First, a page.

Sunday, September 20, 2009

A Shoulder to Lean On...


While I respect each person's right to choose to believe in a supreme being or not, I'm always puzzled when I look around, and even in the grimmest of times, find beauty and awesome sights that cement my belief in God. I wonder how those who don't have that strength to lean on find peace when they need it most. Especially now, with so much in this world about which to worry: Swine Flu, terrorism, the end of the world as we know it. I want to share something I wrote some time ago when I faced a very difficult time in my life. I hold onto to that moment when I find myself immobilized with fear. More than anything, I want to live to see my grandson grow and thrive. He's my light and God's greatest gift to me.

We Never Walk Alone - By Ginger Simpson

It wasn’t a time I wanted to be alone, but the divorce had been my idea. I couldn’t live with a man who cherished alcohol more than he did me. I’d given him every chance to change, but he didn’t. Now, for the first time, I lived alone in an apartment. Most people move out on their own between high school and college, but I waited until I was almost fifty for the experience.
The streetlight in the parking lot filtered through the blinds and cast wavy shadows across my bed. Tears burned the back of my eyes. Tomorrow, I faced having a hysterectomy because the doctor feared I might have Ovarian Cancer. Now that I’d settled down for the night, the panic I’d fought since hearing his chilling words seized my heart. And I had no one to comfort me… at least no one made of skin and bones. The very worst thoughts passed through my mind and created a giant lump in my throat. I turned where I always do when I’m scared.
I prayed. “Dear Lord, I’m so frightened. I don’t want to die. I have so much I want to do yet in my life, and my youngest son still needs someone to give him guidance. I know I’ve put him in your hands, Lord, so many times, but I sometimes think you have bigger fish to fry than the problems of one rebellious boy.”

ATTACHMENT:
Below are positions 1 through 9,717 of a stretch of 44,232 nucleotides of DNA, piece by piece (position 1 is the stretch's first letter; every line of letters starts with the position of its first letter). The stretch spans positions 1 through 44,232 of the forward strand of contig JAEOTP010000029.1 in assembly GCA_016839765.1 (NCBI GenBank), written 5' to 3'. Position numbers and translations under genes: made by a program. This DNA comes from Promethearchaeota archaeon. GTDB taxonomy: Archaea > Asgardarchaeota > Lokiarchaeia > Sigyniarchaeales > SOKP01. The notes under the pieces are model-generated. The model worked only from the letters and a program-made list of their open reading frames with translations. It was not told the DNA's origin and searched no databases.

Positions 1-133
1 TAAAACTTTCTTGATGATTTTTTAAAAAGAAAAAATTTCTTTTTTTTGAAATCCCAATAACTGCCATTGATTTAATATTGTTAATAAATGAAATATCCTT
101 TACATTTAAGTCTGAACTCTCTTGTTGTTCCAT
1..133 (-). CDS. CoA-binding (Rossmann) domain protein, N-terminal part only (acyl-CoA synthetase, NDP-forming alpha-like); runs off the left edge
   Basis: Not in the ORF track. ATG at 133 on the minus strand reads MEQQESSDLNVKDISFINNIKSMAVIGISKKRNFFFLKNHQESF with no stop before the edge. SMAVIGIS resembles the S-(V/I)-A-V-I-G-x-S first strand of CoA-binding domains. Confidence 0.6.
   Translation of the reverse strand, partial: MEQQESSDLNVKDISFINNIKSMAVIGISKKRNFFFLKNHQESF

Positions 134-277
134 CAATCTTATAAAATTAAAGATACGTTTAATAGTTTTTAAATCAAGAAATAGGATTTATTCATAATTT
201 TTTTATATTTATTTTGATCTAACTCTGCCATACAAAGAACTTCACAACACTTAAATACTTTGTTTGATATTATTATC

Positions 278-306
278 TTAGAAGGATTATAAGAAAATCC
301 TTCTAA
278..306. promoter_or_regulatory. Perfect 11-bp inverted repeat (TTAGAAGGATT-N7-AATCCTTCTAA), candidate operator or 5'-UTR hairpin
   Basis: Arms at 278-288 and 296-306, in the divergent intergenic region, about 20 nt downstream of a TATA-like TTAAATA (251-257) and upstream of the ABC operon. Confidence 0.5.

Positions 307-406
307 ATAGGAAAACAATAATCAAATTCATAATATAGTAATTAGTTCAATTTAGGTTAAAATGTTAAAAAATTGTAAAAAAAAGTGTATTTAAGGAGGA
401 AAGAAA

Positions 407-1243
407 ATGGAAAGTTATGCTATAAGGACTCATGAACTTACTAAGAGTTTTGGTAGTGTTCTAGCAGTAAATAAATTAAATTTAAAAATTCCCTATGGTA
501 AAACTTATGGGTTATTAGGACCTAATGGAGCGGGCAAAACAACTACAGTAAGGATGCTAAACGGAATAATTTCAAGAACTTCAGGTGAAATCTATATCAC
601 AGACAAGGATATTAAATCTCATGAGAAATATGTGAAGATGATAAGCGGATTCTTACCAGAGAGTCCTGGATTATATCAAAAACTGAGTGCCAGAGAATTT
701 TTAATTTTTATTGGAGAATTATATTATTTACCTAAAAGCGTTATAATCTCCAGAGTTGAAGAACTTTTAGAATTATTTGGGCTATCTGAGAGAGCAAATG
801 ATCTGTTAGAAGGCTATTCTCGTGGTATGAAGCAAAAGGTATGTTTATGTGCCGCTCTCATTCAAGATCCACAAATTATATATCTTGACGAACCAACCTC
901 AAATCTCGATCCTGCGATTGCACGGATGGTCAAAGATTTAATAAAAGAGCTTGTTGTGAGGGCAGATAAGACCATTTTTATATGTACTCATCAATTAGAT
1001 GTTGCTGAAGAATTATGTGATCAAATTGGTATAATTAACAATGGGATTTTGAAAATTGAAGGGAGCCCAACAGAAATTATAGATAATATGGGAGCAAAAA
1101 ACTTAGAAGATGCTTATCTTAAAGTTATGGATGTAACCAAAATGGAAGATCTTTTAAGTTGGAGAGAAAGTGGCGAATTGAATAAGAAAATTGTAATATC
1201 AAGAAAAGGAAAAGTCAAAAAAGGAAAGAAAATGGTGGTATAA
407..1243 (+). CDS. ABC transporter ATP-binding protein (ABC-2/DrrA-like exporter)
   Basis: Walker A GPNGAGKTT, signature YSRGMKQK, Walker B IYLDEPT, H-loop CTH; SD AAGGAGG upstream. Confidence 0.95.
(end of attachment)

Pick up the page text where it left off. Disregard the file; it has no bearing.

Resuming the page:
The Lord and I have a good relationship. Although I never could brag, like the televangelists I’ve watched, that God spoke to me, personally, but this time was different. I finished my prayer, sobbing and hoping God heard me. Questioning, actually, if he even existed. Loud and clear, in the darkness of my room, a booming voice responded. Nothing eloquent, not a lengthy conversation, just “You’ll be fine.”
The words were so clear that I turned on the light and glanced around the room. As I suspected, there was no one else there… at least no one I could see. I switched off the lamp, puzzled by the experience, yet realizing that the tension, fear, and concern had all melted away. I believed those assuring words and found the sleep that earlier evaded me. The next morning, at the hospital, an unusual calm surrounded me like comforting arms, and I went into surgery knowing I wasn’t alone.
God tells the truth. The biopsy results of my removed ovaries were benign. And although I have no witness to bear testimony to my claim, I know I heard God that fateful night, I know I did. I’m not sure if he spoke in a voice others could hear or if he spoke to my heart. Nonetheless, he strengthened my faith and taught me that you don’t always have to see or touch something to know that it truly exists. We never walk alone as long as we have our belief.

4 comments:

Anita Davison said...

A lovely story, Ginger and I'm so glad you found reassurance during what was obviously an awful time for you. I cannot comment on the existence, or not, of a 'supreme being' - but I would like to know why, if the problem with your ovaries was not life threatening, did the surgeons feel the need to give you a hysterectomy!
I think our earthly 'supreme beings' i.e. doctors, need second guessing sometimes.

Kim Smith said...

I am thankful to have friends like you, Ginger. It's a great comfort to know that having faith guides us through troubled times, yes, but even greater still, to know we will be together in the better place one day. Great post! Happy Sunday!

Lillie Ammann said...

Ginger,
I've never heard a voice but I've felt complete peace in a difficult situation and a confidence that everything would work out. I believe those times I was experiencing the presence of the Holy Spirit.

Other people I know have actually heard a voice so I know it's real.

Ginger Simpson said...

Anita,
I'm sure because he 'assumed" the ultra sound showed a mass, that I had cancer. As it turned out, the ovary did have a growth that made it flip, thus the cork-screw pains. I can't complain...actually having the big H was a blessing. Now I don't have to worry about diseases of the feminine parts. *lol* It was his delivery of his diagnosis that was most disturbing..."I think you have ovarian cancer, and never in all my years of practice have I had a patient survive it." Great bedside manner.

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